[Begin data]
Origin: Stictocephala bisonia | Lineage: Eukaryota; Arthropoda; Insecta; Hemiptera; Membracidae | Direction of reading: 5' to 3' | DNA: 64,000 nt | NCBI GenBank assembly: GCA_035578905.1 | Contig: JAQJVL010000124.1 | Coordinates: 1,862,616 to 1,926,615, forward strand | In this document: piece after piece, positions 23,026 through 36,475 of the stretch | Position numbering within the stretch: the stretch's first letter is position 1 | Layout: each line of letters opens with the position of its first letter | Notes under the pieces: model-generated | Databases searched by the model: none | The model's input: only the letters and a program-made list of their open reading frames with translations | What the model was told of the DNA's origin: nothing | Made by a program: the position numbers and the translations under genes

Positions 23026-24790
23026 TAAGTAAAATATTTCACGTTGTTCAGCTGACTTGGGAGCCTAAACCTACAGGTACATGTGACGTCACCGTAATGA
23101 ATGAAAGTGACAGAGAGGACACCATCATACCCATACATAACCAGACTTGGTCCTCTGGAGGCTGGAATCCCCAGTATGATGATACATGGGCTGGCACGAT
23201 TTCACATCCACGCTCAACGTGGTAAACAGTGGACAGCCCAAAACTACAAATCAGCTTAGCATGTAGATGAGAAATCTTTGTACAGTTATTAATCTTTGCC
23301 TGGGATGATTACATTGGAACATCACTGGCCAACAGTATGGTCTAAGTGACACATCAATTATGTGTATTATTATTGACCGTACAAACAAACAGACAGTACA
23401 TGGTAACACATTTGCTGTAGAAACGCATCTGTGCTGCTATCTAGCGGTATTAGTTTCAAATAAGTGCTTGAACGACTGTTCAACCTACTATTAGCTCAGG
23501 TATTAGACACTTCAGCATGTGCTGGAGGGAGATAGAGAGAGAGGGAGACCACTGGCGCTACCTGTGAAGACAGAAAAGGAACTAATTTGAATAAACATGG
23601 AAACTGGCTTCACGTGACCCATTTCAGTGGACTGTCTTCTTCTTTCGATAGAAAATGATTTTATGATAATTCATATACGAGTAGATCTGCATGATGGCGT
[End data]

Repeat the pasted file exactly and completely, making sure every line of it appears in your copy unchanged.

Origin: Stictocephala bisonia | Lineage: Eukaryota; Arthropoda; Insecta; Hemiptera; Membracidae | Direction of reading: 5' to 3' | DNA: 64,000 nt | NCBI GenBank assembly: GCA_035578905.1 | Contig: JAQJVL010000124.1 | Coordinates: 1,862,616 to 1,926,615, forward strand | In this document: piece after piece, positions 23,026 through 36,475 of the stretch | Position numbering within the stretch: the stretch's first letter is position 1 | Layout: each line of letters opens with the position of its first letter | Notes under the pieces: model-generated | Databases searched by the model: none | The model's input: only the letters and a program-made list of their open reading frames with translations | What the model was told of the DNA's origin: nothing | Made by a program: the position numbers and the translations under genes

Positions 23026-24790
23026 TAAGTAAAATATTTCACGTTGTTCAGCTGACTTGGGAGCCTAAACCTACAGGTACATGTGACGTCACCGTAATGA
23101 ATGAAAGTGACAGAGAGGACACCATCATACCCATACATAACCAGACTTGGTCCTCTGGAGGCTGGAATCCCCAGTATGATGATACATGGGCTGGCACGAT
23201 TTCACATCCACGCTCAACGTGGTAAACAGTGGACAGCCCAAAACTACAAATCAGCTTAGCATGTAGATGAGAAATCTTTGTACAGTTATTAATCTTTGCC
23301 TGGGATGATTACATTGGAACATCACTGGCCAACAGTATGGTCTAAGTGACACATCAATTATGTGTATTATTATTGACCGTACAAACAAACAGACAGTACA
23401 TGGTAACACATTTGCTGTAGAAACGCATCTGTGCTGCTATCTAGCGGTATTAGTTTCAAATAAGTGCTTGAACGACTGTTCAACCTACTATTAGCTCAGG
23501 TATTAGACACTTCAGCATGTGCTGGAGGGAGATAGAGAGAGAGGGAGACCACTGGCGCTACCTGTGAAGACAGAAAAGGAACTAATTTGAATAAACATGG
23601 AAACTGGCTTCACGTGACCCATTTCAGTGGACTGTCTTCTTCTTTCGATAGAAAATGATTTTATGATAATTCATATACGAGTAGATCTGCATGATGGCGT